The Zimbabwe Electoral Commission (ZEC) has started warming up for the 2023 harmonised elections by convening a national multi-stakeholder conference aimed at reflecting at the July 30, 2018 general polls with a view to draw lessons on how to improve the coming plebiscite.
Recently, the election management body invited stakeholders from within the country, the Sadc region and others from Nigeria to brainstorm on how to conduct a flawless 2023 harmonised elections.
It was a no-holds barred meeting, with virtually every person or organisation with a say in elections being taken on board in order to tap wisdom from their experience.
Notable entities who were present were political parties, civic society organisations, women organisations, law enforcement agencies, legal experts, representatives of disabled persons, political scientists, media representatives and traditional leaders among others.
Topical issues that came up for discussion were lessons from bio-metric registration, voter education, vote counting, tabulation and transmission and election legal framework.
Others were reflections on the regional, continental and international standards for democratic elections, election dispute resolution mechanisms and role of the media as well as that of traditional leaders among other several issues.
The thrust of the conference was to reflect on the just-ended elections, focusing on what went right and what was it that went wrong before proffering suggestions for improvement.
Some of the political parties that attended the indaba were Zanu-PF and MDC-T led by Dr Thokozani Khupe, with the MDC-Alliance conspicuous by its absence despite the fact that its secretary-general Mr Douglas Mwonzora was earmarked to deliver a speech.
One of the major issues concerning political parties that came up was the need to register them during elections, with that contribution coming from Sadc Parliamentary Forum representative Mr Sheunesu Kurasha.
The need to enhance internal party democracy also took centre stage, with Zanu-PF Secretary for Legal Affairs Cde Munyaradzi Paul Mangwana calling for external independent bodies to superintend primary elections to enhance democracy.
“I think it is an issue we will discuss during national inter-partry dialogue.
“A lot of undemocratic processes are taking place within political parties and we do not talk about it. In other countries, they allow the national electoral body to manage internal party process. I am speaking as an individual.
“I believe personally that let us also subject our internal party processes to scrutiny by independent bodies,” said Cde Mangwana
People representing visually impaired persons said they were averse to assisted voting, saying it undermined their right to secrecy of the vote.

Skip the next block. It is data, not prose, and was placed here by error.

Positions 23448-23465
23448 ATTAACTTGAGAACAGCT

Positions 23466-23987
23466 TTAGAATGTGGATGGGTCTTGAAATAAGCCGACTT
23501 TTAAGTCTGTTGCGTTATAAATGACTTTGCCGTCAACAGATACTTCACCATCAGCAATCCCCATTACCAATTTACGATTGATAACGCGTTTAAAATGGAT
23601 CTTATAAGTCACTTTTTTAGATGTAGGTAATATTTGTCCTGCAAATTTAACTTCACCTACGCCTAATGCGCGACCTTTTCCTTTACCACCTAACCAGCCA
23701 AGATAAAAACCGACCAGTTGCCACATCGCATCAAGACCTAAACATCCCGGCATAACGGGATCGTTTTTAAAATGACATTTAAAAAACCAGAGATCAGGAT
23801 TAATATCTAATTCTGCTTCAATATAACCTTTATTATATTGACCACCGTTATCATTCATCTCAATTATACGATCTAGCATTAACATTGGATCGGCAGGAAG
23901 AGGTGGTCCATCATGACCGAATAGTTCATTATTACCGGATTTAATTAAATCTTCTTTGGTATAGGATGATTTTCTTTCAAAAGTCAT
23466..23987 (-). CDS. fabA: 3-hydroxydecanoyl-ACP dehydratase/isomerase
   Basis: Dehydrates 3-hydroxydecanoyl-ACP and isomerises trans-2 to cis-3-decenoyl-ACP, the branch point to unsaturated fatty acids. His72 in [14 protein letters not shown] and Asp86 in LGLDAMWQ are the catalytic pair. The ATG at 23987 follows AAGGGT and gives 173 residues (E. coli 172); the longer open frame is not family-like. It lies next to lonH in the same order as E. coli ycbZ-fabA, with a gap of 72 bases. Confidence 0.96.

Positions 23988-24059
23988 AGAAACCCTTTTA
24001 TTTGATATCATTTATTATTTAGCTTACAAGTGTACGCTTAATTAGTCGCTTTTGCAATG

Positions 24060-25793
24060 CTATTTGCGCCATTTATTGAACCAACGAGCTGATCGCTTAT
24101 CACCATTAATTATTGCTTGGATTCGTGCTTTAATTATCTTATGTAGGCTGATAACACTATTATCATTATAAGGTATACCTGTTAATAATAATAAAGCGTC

They proposed that there be use of braille ballot papers to accommodate them.
But ZEC commissioner Mrs Sibongile Ndlovu called for further interrogation to the braille proposal, saying it had the possible effect of undermining other rights.
“ZEC is very much concerned about the secrecy of the vote. From the suggestions, it has side effects. Imagine in a constituency where you have one blind person and we have this ballot paper in braille. Are we not going to have these people afraid to come forth because they would be saying people would know who I would have voted for. So that is one crucial matter we have to consider.
“I think moving forward, we should come together and modify these suggestions in order to maintain the secrecy of the voter,” said Mrs Ndlovu.
ZEC chairperson Justice Priscilla Chigumba assured participants that the election management body would treat contributions from the conference with the seriousness it deserved.
She said producing a free, fair and credible election was not the sole responsibility of ZEC alone.
“We are all accountable for the credibility of the electoral process. So the lessons that will emerge from this process will assist not only ZEC as the election administrators, but all election stakeholders in contributing towards the attainment of credible and acceptable electoral processes,” said Justice Chigumba.
Zimbabwe Republic Police Commissioner Erasmus Makodza said most offences that took place in the previous elections were mainly intra-party violence from major political players Zanu-PF and MDC-Alliance.
On bio-metric registration, it was noted that despite some few challenges, ZEC had acquitted itself well in registering voters using the new system.
A voter registration expert from Zambia Mr Fredrick Lemisa and Zimbabwe Election Support Network representative Ms Ellen Dingane commended ZEC for their use of the BVR.
“A lot of things in the BVR worked well. It was a confidence booster. It passed several tests. The use of SMS (short messages services) was highly commendable,” said Ms Dingane.
Mr Lemisa implored ZEC to procure BVR kits on time so that there be adequate lead time for aggrieved parties to challenge the process without disrupting the election calendar.
A media representative Blessed Mhlanga implored ZEC to have a responsive public relations directorate that disposes inquiries from the media on time.
Given the conference in Nyanga, Zimbabwe is set to revolutionise its electoral system by moving a gear up given the enthusiasm demonstrated by participants.
The next election to be held in 2023 might appear to be far, but ZEC have set the tone for credible election through conducting preparatory work when it engaged stakeholders.
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Publish date : 2019-04-23 08:11:03